This is where I would expect Forbes, as a media outlet, to force their friends at Bitly to show a little more Jolie leg, i.e. lift the shroud over the research and give us some numbers, please. I think a standard deviation is some sort of ho-hum night at a gay bar. So when I ask for more numbers, your eyebrow should be arched high, very high.

Pesky Apples and Oranges

Is the Onion (number one in Wisconsin) a media outlet? Here our “friends” at Forbes and Bitly conflate entertainment and news. This is actually a fun debate, and I typically come out on the side of potent vegetables as news; ditto for John Stewart’s show. But if it is news, I think we can all agree that an onion is not an orange, the Colbert Report is not the New York Times. The way information is delivered matters, in this case, to consumption and sharing. What does it mean that satire is more popular than reportage among Bitly users in Wisconsin? This is the state that has shown incredible union solidarity in the face of a particularly nasty Republican campaign to bust unions and feed the rich. I know this because I watch Rachel Maddow on MSNBC. What does this say about me? Are Bitly using Wisconsinites more inclined to share satire because they need more comic relief? Does the Onion simply “cover” Wisconsin more? If so, did this push this result or will Wisconsin Bitlyheads tweet the Onion out of some form of media pride, the way Portlanders drink NPR by the gallon and eat their libraries?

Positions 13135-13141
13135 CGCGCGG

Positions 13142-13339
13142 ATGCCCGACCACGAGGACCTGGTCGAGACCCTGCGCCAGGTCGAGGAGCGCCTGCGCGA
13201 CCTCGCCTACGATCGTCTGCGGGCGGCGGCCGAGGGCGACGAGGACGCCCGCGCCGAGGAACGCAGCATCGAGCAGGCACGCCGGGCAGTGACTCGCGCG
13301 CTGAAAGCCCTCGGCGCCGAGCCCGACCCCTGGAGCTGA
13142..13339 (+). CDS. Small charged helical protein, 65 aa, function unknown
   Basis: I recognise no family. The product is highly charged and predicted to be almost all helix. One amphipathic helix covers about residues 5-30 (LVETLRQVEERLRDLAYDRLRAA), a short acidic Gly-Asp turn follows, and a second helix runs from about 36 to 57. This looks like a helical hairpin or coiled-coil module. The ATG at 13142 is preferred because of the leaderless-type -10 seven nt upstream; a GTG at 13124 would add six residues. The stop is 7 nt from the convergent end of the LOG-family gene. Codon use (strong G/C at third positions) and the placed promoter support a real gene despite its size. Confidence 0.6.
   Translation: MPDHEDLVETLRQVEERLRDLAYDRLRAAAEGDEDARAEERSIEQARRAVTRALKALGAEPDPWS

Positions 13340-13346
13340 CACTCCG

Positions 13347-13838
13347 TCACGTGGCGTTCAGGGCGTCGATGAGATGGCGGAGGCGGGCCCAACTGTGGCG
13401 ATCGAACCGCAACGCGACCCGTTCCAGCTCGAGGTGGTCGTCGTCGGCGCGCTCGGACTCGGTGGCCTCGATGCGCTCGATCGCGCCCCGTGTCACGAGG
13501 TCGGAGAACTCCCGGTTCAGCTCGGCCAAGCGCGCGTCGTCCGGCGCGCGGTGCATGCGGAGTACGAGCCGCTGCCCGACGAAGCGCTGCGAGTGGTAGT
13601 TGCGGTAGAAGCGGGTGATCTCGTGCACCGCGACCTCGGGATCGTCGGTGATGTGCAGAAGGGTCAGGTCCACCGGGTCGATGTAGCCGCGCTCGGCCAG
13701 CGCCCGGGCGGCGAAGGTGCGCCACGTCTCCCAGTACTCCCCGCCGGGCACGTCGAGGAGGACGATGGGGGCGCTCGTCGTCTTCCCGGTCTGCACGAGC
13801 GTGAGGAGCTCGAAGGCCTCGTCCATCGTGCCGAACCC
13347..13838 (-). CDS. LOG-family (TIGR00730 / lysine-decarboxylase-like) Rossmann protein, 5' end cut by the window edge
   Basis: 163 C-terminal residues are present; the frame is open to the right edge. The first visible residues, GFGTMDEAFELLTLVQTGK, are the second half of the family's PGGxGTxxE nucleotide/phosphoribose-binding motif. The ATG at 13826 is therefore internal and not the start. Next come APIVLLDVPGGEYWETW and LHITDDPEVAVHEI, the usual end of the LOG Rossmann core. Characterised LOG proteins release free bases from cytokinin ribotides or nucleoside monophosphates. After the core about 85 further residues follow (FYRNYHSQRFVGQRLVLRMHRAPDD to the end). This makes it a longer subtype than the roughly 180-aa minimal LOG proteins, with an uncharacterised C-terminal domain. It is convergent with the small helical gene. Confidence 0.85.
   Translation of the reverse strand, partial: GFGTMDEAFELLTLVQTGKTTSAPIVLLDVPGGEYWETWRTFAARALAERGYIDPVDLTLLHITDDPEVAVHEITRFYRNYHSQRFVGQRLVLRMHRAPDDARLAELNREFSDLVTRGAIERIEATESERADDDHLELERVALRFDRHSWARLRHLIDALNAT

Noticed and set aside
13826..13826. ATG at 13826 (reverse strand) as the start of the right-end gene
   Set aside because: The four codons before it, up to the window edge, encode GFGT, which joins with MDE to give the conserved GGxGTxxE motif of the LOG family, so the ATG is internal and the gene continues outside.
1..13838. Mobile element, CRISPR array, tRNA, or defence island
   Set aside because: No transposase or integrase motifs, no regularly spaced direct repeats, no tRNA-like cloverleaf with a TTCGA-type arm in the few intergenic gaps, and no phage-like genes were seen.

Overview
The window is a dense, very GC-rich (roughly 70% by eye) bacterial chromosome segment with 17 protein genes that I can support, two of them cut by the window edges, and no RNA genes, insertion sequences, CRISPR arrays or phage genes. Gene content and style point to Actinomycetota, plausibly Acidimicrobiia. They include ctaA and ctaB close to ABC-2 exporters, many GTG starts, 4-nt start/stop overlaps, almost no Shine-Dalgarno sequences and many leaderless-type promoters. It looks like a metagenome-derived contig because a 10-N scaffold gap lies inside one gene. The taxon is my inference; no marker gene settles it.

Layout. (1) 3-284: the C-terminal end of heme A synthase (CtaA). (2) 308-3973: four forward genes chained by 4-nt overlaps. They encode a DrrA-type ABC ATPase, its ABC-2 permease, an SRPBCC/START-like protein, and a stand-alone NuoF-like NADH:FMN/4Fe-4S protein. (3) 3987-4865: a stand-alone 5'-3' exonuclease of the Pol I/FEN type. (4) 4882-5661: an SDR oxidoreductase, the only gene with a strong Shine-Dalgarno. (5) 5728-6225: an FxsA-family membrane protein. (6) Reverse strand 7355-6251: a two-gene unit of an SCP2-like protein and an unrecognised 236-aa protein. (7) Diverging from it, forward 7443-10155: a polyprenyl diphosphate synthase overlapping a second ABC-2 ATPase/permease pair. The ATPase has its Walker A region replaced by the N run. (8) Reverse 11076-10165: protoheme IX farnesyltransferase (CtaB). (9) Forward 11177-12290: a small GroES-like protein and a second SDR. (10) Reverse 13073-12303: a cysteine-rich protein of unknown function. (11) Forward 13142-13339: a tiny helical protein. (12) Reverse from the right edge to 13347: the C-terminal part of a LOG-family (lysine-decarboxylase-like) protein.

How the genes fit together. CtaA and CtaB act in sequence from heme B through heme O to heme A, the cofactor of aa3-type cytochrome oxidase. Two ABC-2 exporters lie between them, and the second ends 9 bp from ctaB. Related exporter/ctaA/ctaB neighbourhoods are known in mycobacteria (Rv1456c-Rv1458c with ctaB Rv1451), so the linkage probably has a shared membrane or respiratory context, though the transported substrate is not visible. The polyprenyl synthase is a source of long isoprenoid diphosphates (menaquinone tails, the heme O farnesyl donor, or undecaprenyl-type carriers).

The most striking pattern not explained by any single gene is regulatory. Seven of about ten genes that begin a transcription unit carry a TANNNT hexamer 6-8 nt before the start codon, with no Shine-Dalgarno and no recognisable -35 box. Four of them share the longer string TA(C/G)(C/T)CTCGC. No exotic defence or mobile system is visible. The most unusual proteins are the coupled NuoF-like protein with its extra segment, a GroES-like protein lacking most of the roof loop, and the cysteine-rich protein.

And what of the medium itself? Is there something inherently more “shareable” about print news over audio/visual news? If more people consume news at work, is the A/V content too obvious, i.e. more likely to be detected on the boss radar?